Phoretic arthropods use other animals as vehicles to migrate to new environments. Among insect parasitoids, phoresy is almost exclusively restricted to minute wasp species that develop in or on the smallest and most inconspicuous life stage of their host: the egg. Females of about 35 egg parasitoid species are known to hitch-hike with adult hosts to reach their egg-laying sites. Recent studies suggest that phoretic parasitoids strongly rely on chemical espionage to locate their transporting host. These wasps have evolved intriguing ways to exploit cues that are part of their host ’ s communication system, including sex, anti-sex and aggregation pheromones. Such a ‘chemical-espionage-and-ride’ strategy can be innate but it can also be learned. The extent and mechanisms by which hosts might avoid exploitation are poorly understood. Here we discuss why we expect phoresy to be much more widespread among egg parasitoids than is known so far. It is expected to be adaptive, especially in those species that have limited ability for directed fl ight, have a short time window available for parasitism, have a narrow host range, and parasitize abundant hosts that lay large eggs (or eggs in groups) with a large distance between them. We review some recently published examples of chemical espionage by phoretic egg parasitoids and discuss to what extent phoretic wasps represent a selective force against the use of chemical cues by their hosts. At the end of the chapter we identify unexplored aspects of the chemical ecology of phoretic insect parasitoids that warrant further investigation. In addition to the fundamental interest, research into the ways that phoretic parasitoids have evolved to locate their host may help improve the effi cacy of using parasitoids as biological control agents against insect pests.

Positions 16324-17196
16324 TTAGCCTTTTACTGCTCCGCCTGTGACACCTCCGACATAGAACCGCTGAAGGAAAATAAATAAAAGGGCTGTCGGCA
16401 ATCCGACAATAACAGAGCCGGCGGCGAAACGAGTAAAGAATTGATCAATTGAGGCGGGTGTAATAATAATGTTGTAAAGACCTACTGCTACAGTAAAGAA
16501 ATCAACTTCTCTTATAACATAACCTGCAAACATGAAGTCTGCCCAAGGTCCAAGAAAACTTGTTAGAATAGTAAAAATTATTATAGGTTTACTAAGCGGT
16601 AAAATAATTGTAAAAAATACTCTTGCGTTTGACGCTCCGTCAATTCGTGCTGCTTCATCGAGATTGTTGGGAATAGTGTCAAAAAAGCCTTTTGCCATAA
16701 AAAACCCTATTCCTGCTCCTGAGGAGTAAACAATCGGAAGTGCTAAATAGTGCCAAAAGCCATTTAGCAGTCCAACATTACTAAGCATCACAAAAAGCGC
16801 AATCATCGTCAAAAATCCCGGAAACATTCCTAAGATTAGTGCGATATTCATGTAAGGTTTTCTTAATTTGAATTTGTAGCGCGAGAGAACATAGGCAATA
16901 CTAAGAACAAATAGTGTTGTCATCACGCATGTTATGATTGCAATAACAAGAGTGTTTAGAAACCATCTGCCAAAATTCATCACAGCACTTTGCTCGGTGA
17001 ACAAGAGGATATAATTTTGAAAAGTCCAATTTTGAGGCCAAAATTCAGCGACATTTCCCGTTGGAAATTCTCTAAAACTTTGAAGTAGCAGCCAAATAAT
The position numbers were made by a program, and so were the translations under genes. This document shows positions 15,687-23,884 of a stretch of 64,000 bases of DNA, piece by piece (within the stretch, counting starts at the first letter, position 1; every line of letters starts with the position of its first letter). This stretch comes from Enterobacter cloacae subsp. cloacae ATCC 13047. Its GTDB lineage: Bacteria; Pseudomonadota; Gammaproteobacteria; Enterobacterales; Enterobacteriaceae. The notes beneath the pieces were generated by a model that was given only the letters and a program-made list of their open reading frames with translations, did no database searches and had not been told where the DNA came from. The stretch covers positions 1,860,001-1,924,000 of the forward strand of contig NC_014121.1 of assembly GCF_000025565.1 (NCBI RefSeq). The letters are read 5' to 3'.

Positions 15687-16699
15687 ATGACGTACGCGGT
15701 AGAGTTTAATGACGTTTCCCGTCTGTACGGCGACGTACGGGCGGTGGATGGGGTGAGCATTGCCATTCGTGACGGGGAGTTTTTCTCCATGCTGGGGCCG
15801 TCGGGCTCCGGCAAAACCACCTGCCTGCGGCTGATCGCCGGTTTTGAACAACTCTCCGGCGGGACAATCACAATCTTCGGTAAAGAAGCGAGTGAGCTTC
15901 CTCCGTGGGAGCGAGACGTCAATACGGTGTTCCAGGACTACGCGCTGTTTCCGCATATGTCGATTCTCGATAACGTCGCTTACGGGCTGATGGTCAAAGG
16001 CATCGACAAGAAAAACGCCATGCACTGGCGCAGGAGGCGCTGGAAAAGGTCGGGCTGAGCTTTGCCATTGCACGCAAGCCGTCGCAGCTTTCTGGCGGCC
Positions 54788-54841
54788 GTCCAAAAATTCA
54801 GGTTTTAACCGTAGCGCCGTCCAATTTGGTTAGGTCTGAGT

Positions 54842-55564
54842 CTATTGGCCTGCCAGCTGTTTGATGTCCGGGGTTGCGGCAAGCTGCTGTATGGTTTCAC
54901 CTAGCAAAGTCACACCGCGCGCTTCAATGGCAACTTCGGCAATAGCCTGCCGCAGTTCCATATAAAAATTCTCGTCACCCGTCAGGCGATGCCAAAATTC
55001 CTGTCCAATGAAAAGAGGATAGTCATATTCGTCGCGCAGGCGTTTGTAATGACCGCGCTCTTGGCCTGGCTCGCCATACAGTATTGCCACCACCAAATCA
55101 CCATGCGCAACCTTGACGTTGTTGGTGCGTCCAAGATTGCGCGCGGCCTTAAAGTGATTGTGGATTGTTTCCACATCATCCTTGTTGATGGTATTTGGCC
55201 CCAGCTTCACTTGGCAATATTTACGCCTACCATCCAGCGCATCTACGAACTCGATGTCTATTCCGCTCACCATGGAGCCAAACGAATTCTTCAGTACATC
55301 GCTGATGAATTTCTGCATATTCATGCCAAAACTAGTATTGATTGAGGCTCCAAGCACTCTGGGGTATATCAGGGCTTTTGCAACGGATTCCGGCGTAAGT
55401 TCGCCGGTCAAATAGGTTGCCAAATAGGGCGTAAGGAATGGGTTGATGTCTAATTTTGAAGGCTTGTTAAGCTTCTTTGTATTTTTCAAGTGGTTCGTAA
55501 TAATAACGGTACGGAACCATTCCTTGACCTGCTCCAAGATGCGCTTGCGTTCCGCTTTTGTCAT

|Title of host publication||Chemical Ecology of Insect Parasitoids|
|Publisher||John Wiley and Sons|
|Number of pages||328|
|Publication status||Published - 2013|